He insists on facts so secondary as that of the ruin of the pretended tomb of Solomon. How is it possible that he could have neglected to speak of the catastrophe of the principal city?

The omission of all notice about Jerusalem is still less understood in the narrative of Eusebius or rather of Ariston de Pella. The great event of the war for Eusebius is the siege of Bether, “the neighbouring town to Jerusalem;” of Jerusalem itself not a word. It is true that the chapter of the “Historie Ecclesiastique” relative to that event has for the title: Ἡ κατὰ Ἀνδριανὸν ὑστάτη Ἰουδαίων πολιορχίας, as the chapter relative to the war of Vespasian; and of Titus has for title (I. III. C.V.) Περὶ τῆς μετὰ τὸν Χριστὸν ὑστάτης Ἰουδαίων πολιορχίας; but the word adapts itself well to the whole of the campaign of Julius Severus, which consisted in sieges of little cities. In section 3 of the chapter relative to the war of Adrian, the word πολιορχία is used to designate the operations of the capture of Bether.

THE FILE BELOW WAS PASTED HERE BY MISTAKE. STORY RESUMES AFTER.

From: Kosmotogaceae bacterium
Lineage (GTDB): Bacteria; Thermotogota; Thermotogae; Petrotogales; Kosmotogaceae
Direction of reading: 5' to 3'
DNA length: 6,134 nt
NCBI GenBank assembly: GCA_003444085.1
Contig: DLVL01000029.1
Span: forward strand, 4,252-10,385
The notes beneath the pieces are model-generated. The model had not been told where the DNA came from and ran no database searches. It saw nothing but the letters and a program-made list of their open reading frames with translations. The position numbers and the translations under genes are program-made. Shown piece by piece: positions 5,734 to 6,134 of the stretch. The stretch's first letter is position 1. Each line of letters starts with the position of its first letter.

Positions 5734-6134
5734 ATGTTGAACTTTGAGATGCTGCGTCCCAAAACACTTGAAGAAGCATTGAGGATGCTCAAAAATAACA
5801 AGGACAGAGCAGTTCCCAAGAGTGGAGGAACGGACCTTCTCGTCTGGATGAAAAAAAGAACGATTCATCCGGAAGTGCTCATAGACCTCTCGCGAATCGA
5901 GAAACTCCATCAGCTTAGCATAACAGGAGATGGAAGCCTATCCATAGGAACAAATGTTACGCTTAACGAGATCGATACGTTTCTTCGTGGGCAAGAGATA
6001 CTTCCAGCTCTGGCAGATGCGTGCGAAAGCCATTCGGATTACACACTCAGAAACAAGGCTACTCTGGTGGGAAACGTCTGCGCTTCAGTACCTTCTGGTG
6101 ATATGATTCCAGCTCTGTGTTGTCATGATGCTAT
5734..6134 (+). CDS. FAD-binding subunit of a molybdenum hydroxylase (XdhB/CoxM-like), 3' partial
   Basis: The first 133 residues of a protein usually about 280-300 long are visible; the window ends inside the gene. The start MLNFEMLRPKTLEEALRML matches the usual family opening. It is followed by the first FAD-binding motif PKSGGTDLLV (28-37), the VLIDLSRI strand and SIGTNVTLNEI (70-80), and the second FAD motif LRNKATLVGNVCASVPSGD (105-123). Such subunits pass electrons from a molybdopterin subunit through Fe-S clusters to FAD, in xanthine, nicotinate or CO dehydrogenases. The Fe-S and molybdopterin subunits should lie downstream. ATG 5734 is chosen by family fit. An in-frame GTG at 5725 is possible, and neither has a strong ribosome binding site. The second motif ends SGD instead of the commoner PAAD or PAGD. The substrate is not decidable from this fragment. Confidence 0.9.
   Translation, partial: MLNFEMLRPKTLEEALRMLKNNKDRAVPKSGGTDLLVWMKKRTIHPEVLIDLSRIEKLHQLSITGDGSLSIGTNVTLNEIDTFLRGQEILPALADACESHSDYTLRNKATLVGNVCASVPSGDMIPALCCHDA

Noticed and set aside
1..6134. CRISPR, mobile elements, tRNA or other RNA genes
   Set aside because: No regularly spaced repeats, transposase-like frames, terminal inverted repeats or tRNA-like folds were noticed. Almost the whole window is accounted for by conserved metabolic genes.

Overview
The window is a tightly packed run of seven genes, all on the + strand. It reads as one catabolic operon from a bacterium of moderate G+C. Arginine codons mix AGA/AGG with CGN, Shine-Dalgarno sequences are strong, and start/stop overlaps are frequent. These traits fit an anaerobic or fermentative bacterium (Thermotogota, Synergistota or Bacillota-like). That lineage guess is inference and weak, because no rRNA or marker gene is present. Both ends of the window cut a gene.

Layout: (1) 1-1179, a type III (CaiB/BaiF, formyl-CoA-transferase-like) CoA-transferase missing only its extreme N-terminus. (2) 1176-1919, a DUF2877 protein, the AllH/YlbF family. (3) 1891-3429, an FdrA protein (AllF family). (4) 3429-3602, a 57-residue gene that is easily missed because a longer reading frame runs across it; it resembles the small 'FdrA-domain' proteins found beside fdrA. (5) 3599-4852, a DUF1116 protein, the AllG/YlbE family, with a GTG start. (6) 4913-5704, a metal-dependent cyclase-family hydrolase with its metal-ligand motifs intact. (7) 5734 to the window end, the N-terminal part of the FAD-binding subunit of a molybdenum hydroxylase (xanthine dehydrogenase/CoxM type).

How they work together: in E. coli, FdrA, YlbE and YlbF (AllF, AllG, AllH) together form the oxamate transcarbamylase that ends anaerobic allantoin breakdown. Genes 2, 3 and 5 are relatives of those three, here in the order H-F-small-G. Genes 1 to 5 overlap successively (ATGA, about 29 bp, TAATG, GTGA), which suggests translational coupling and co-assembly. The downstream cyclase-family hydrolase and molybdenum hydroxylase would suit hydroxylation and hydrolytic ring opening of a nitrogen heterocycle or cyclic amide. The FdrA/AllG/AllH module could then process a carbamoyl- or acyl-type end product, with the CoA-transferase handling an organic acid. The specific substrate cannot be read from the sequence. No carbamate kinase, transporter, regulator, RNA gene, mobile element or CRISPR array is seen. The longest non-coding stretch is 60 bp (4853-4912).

In his “Chronique” Eusebius follows the same plan. In his “Demonstration Evangélique,” and in his “Theophaive,” on the contrary, he points to that fact, and when he is no longer borne out by the very words of Ariston de Pella, he allows himself to be led away by the resemblance which has deranged nearly all the Jewish and Christian tradition. He pictures the events of the year 135 on the model of the events of the year 70, and he speaks of Hadrian as having contributed 293with Titus to the accomplishment of the prophecies on the annihilation of Jerusalem. This double destruction doubly serves him to realise a passage of Zacharias,22Zach. xiv. 1 et seq. and to furnish a basis for the theory which he advances of a Church of Jerusalem lasting from Titus to Hadrian.33Euseb. H.E., iv. 5. St Jerome presents the same contradiction. In his “Chronique,” mapped out on that of Eusebius, he follows Eusebius as an historian. Then he forgets that solid base, and speaks, as do all the fathers of the orator school, of the siege and destruction of Jerusalem under Hadrian.44In Dan. xiv., Joel i., Habakkuk ii., Jerem. xxxi., Ezekiel v. 24., Zach. viii. 14. Tertullian55Contra, Jud. 13. and St John Chrysostom66In Judæos, Homil. v. 2. Opp. 1, pp. 64-5 (Montf.) Cf. Seudas at the word βδελυγμα; Chronique d’Alex, year 119. express themselves in the same way. One knows how dangerous it is to introduce into history these vague phrases, well known to preachers and to apologists of all times. Still less is it necessary that we should examine the passages in the Talmud where the same assertion presents itself, mixed up with those historical monstrosities which destroy the value of the mentioned passages. In the Talmud the confusion of the war of Titus and that which took place under Hadrian is constant. The description of Bether is copied from that of Jerusalem—the duration of the siege is the same.